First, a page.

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Tomei v. Insurance Co.

New Jersey Superior Court, Law Division

Decided: April 27, 1984.


Coburn, J.s.c.


[194 NJSuper Page 402]

Plaintiff sued defendant Insurance Company of North America (INA) for personal injury protection benefits (PIP) under the New Jersey Automobile Reparation Reform Act, N.J.S.A. 39:6A-1 et seq., commonly referred to as the "No-Fault Law." Both parties demand summary judgment regarding liability. For the following reasons, I will grant plaintiff's motion.

The facts are not in dispute. On February 28, 1982, plaintiff was injured when the motorcycle on which he was a passenger collided on a public road with an automobile insured by INA. Plaintiff did not own an automobile and was not a family member of a household that owned one.*fn1 The motorcycle was a 1979 Yamaha MX-175 "dirt-bike", with six forward gears, capable of speeds in excess of 25 miles per hour. It was made and distributed without a lighting system, turn signals, mirrors, or mountings for license plates. According to plaintiff's expert, conversion for legal use on public roads would be impossible by "even the most qualified dealers in dirt-bikes." When sold, like all "dirt-bikes", it displayed a manufacturer's sticker which read: "WARNING -- THIS VEHICLE WAS NOT MANUFACTURED FOR USE ON PUBLIC STREETS, ROADS, OR HIGHWAYS. SUCH USE IS PROHIBITED BY LAW."

Plaintiff contends that he is entitled to PIP benefits from INA because he fits within the No-Fault Law's definition of a pedestrian. That Act defines a "pedestrian" as "any person who is not occupying a vehicle propelled by other than muscular power and designed primarily for use on highways, rails and tracks and includes any person who is entering or alighting from such vehicle." N.J.S.A. 39:6A-2(h). Defendant argues that since the vehicle fits within the Motor Vehicle Act's definition of a motorcycle, N.J.S.A. 39:1-1, and since motorcycles are

[194 NJSuper Page 403]

subject to licensing and registration it follows that all motorcycles are designed primarily for use on highways and, therefore, plaintiff was not a pedestrian. In the context of this case, the question is whether the MX-175 was designed primarily for use on highways as that phrase is used in N.J.S.A. 39:6A-2(h).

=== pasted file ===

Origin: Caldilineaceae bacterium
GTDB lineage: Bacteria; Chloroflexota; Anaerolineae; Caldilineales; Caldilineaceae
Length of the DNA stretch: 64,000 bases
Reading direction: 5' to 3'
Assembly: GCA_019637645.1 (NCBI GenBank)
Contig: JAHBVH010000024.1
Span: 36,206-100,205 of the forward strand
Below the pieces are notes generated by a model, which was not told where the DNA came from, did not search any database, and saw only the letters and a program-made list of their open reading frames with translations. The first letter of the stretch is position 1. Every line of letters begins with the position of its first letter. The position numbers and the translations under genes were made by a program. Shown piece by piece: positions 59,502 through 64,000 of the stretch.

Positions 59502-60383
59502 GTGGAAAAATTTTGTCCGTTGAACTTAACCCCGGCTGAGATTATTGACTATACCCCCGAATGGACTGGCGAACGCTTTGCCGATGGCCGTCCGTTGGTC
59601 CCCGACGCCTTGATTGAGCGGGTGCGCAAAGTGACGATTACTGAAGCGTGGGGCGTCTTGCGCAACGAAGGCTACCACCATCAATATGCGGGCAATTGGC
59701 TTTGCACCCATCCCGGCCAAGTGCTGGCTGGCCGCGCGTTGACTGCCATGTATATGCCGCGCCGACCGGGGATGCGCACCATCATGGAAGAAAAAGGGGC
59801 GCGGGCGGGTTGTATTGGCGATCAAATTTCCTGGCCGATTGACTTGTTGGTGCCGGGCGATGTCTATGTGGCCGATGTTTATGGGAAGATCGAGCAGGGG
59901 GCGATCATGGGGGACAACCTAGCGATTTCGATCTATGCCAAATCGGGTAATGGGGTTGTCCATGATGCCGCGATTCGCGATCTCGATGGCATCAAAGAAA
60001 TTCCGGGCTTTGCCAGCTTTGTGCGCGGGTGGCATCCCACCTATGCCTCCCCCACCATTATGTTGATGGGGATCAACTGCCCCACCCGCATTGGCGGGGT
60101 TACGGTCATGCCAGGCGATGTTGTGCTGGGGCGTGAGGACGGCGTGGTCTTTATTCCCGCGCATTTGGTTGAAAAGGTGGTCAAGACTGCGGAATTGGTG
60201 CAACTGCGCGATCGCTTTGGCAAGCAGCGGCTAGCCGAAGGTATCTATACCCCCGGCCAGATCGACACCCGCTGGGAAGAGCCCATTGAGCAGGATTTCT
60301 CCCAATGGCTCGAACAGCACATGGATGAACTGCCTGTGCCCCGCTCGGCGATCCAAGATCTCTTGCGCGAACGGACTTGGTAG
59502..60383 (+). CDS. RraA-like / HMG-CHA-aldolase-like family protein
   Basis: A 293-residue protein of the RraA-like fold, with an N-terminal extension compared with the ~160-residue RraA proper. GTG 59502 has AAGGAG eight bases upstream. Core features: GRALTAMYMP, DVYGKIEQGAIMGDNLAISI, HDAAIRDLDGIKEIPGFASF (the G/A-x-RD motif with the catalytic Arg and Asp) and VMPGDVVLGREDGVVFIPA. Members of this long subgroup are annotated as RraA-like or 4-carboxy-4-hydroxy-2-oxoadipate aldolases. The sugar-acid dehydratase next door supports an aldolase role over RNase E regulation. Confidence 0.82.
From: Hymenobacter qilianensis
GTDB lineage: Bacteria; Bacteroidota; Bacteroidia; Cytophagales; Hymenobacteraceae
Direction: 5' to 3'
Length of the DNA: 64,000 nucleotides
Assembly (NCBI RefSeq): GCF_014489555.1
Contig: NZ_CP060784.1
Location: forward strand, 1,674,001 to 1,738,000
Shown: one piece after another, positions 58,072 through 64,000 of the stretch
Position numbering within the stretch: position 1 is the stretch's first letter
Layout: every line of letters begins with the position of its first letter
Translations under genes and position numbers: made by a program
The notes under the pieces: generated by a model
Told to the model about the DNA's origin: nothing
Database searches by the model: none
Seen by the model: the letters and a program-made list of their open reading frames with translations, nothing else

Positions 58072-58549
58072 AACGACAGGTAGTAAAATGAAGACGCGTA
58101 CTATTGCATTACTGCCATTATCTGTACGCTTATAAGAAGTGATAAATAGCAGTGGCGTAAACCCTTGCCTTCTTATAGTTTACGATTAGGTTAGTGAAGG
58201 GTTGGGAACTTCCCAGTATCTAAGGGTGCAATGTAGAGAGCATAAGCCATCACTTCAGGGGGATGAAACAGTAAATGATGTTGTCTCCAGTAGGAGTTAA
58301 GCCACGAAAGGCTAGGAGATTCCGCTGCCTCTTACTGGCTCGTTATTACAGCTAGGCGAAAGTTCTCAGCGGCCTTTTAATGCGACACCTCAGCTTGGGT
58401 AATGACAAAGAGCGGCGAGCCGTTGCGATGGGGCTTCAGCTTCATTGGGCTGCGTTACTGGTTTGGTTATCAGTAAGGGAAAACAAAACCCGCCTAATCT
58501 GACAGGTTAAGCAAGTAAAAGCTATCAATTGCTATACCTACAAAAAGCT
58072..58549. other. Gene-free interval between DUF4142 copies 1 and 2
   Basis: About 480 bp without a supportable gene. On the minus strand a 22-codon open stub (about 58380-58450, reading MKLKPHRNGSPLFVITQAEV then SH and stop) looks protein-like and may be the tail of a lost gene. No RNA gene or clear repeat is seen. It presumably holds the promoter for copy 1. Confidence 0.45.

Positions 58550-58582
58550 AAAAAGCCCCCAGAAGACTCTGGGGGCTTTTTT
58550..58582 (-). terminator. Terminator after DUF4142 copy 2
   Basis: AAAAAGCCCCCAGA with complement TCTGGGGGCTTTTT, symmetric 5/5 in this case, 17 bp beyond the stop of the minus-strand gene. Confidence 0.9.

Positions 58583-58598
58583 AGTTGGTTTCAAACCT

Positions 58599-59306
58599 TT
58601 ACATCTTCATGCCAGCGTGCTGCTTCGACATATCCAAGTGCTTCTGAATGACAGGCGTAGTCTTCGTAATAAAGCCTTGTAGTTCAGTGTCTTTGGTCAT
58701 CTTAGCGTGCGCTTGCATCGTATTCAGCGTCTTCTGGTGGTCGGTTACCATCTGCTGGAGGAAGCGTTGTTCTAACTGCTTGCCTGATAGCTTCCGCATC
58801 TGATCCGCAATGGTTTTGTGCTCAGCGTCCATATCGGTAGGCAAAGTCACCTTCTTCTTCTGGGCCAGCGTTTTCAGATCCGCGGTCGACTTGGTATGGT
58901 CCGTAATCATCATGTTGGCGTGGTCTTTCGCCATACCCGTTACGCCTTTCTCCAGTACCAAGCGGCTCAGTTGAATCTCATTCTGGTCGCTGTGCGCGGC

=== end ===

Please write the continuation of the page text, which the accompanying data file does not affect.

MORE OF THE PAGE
The Motor Vehicle Act defines a pedestrian literally as "a person afoot." N.J.S.A. 39:1-1. As originally enacted, the No-Fault Law used a broader definition to include "any person who is not an occupant of a motor vehicle as the term is defined in R.S. 39:1-1." This greatly expanded the types of occasional highway users who would be assured PIP benefits if struck by an automobile even if they were not protected by their own automobile insurance policy. However, almost immediately, the Legislature substituted the present even broader definition which only excludes protection if the motorized vehicle is "designed primarily for use on the highways." L. 1972 c. 203. The extent of the protection intended by this phrase must be gauged in relation to the Act's liberal policies, keeping in mind the Supreme Court's observation that, "mandated as a social necessity, PIP coverage shall be given the broadest application consistent with the statutory language." Amiano v. Ohio Cas. Ins. Co., 85 N.J. 85, 90 (1981).

The Legislature has plainly evidenced its awareness of the existence of motorcycles which are not to be operated on the public roads. For example, N.J.S.A. 39:3-76.3 provides: "No person shall operate on a public highway a motorcycle on which the handle bar grips are higher than the shoulder height of the operator when seated." And N.J.S.A. 39:3-67 provides, in part: "Every motorcycle when operated upon a highway shall be equipped with at least one brake adequate to control the movement of and to stop such vehicle." Furthermore, the December 1977 report of the New Jersey Legislative Study Commission on No-Fault Automobile Insurance Reform, when recommending against providing primary PIP coverage for motorcycles, observed, that "most motorcyclists use their motorcycles for pleasure or sporting purposes, off the public ways

[194 NJSuper Page 404]

. . . ." (at 43). In drafting the pertinent section of the No-Fault Law the Legislature could have expressly excluded all motorcyclists from PIP benefits in these circumstances. Instead, the law recognized the existence of a general category, motorized vehicles not designed primarily for use on the highways, and determined that their operators would be considered pedestrians for PIP purposes. That judgment could well have been based on the reasonable assumption that, unlike licensed vehicles, such vehicles would rarely be driven on the public roads, thus limiting the financial impact of extending coverage to their operators.